Even years after they’ve ceased to give any value in return, and in many cases, after a one-time use only or without so much as opening a user account.

Digging into this further, our research shows that users have over 2,500 unique health and wellness services in their digital footprints, that’s around 8 companies on average and 40% of which are from a one-time use and recommended for deletion.

The top US-based health and wellness services found in our users’ digital footprints include Headspace.com, fitbit.com, myfitnesspal.com, 23andme.com, cvs.com, skimble.com, and zocdoc.com.

We either forget about these services or feel overwhelmed by the need to manage them, which allows companies to continue collecting our data, health-related or otherwise. This is an important consideration because it allows us to separate the tools we use and need from the unnecessary data baggage.

You wouldn’t want your medical information to be deleted from the web altogether, as this might make it impossible to receive medical treatment should you need it. We must start by focusing on what truly brings you value.

Consider the Who — Trust is Crucial

Who really gains access to your healthcare data? Can they be trusted? Verifying the identity of companies that provide medical technology is crucial because it helps us understand who we’re dealing with and allows us to make informed decisions.

If possible, read the company’s privacy policy (it should be accessible to everyone but in many cases is hard to comprehend). Consider the fact that smaller startups may not have the means to properly protect your data.

Huge corporates can use your information in many different ways, some of which you might not approve of such as selling data to advertisers.

It’s also important to note that the business world is dynamic, which means that the company enjoying access to your data today may change ownership tomorrow. A couple of recent examples include the acquisition of FitBit by Google mentioned earlier.

There has also been a collaboration between the DNA-testing company 23andMe with pharmaceutical giant GlaxoSmithKline. Both news items were met with suspicion from users who were rightfully worried about the implication of such deals on their private data.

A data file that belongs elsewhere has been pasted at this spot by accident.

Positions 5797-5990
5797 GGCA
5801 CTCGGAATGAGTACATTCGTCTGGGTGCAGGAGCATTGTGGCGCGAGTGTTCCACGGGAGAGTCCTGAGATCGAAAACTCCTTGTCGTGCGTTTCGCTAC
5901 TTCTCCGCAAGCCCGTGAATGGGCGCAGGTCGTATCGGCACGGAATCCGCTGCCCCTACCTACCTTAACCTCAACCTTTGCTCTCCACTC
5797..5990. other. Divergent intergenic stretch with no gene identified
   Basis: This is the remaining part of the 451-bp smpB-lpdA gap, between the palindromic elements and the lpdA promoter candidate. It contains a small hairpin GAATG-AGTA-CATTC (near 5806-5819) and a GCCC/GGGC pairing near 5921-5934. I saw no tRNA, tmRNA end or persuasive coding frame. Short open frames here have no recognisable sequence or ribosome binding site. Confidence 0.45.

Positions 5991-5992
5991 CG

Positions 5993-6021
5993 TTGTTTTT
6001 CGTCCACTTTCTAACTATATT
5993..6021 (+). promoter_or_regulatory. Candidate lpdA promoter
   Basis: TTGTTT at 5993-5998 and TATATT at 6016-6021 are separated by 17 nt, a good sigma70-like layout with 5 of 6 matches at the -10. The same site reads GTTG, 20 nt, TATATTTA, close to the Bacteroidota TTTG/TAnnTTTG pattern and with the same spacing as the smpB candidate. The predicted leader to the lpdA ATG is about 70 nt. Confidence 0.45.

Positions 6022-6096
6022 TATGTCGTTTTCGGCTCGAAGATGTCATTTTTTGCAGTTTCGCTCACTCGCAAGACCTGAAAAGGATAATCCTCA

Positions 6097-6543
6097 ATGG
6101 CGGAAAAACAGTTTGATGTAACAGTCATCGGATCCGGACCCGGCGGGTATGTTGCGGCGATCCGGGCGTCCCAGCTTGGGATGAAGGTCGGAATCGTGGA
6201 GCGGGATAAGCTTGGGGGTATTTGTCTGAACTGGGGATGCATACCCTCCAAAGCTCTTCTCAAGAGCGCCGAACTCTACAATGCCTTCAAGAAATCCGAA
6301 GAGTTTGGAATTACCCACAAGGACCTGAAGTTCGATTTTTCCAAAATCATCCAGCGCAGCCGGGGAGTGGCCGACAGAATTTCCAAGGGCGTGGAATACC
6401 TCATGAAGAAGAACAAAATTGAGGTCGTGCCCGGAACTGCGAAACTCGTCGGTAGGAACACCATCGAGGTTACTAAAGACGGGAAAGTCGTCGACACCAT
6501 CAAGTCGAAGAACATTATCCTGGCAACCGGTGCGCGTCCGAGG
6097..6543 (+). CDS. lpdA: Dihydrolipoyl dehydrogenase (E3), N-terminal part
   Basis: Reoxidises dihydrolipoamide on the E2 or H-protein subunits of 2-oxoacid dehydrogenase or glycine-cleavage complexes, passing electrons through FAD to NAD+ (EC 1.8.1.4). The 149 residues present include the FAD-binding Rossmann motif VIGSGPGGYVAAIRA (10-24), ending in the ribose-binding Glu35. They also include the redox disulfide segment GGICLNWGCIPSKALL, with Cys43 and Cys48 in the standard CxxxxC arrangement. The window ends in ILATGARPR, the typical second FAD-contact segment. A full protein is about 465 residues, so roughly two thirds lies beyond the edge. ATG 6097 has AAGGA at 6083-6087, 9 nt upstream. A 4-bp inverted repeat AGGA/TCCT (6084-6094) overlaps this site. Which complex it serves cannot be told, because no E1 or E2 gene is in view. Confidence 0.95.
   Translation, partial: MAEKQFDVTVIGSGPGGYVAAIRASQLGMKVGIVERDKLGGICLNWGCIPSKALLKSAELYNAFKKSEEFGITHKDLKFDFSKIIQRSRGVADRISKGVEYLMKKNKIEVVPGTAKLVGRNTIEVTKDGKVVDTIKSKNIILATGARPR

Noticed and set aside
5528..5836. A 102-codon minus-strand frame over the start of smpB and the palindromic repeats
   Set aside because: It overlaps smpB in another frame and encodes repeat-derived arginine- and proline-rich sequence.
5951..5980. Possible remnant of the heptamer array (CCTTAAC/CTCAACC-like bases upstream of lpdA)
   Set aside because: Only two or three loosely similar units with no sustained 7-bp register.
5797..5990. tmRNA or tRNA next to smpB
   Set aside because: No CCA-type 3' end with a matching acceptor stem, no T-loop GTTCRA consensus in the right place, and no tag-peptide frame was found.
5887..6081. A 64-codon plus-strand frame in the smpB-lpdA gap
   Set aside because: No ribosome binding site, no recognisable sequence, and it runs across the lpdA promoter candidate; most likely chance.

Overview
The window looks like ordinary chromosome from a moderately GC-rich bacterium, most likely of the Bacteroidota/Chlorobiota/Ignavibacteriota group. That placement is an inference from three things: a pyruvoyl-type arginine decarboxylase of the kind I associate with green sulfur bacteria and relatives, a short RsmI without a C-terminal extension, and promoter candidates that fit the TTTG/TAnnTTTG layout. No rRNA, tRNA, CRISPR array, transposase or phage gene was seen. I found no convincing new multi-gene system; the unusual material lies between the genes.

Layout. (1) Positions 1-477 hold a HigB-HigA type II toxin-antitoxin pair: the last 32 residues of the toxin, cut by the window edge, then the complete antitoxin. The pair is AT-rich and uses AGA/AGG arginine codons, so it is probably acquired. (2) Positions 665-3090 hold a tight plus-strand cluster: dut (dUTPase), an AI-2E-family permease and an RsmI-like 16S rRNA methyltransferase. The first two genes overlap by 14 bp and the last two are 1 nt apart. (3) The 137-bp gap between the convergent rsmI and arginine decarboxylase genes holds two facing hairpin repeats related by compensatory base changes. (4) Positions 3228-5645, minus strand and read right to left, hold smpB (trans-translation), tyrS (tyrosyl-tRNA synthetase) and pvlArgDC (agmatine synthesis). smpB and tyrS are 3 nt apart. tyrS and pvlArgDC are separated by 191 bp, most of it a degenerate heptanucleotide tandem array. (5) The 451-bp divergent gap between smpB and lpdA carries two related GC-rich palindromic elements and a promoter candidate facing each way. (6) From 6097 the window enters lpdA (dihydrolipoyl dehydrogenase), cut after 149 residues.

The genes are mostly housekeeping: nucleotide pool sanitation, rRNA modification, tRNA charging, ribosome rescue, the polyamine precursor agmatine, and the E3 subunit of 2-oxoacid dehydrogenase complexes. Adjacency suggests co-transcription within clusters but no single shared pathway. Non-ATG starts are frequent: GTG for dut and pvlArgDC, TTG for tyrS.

Consider You — Maintaining Physical and Digital Health is Possible

It’s very possible to continue using the latest healthtech services and tools while protecting data ownership by managing your data on a regular basis. Once the power shifts to the people to take control of their data, the above stats, questions, and considerations will no longer seem as threatening. Then the relationship between consumers and healthcare technologies will become much healthier.

While the healthtech industry is different in many aspects, one thing remains the same. Just like any other technology we interact with, there are pros and cons. The same way hackers recognize the value of healthcare technology, so must we.

New, innovative solutions can greatly improve our lives (and even safety) like never before.  A few months ago, Apple Watch’s fall detection feature saved a man’s life by automatically calling 911.

Instead of being afraid of progress or rejecting new solutions, we must ask the right questions, and make technology work for us, not against us.

Gal Ringel

Gal Ringel is the co-founder and CEO of Mine, a company focused on empowering Internet users to know who holds their data and decide how it’s used. Prior to founding Mine, Gal was a venture capital investor for Verizon Ventures and Nielsen, where he has deployed over $50M in $20+ startups. Gal is also veteran of the Israel Defense Force’s Elite Cyber Unit 8200.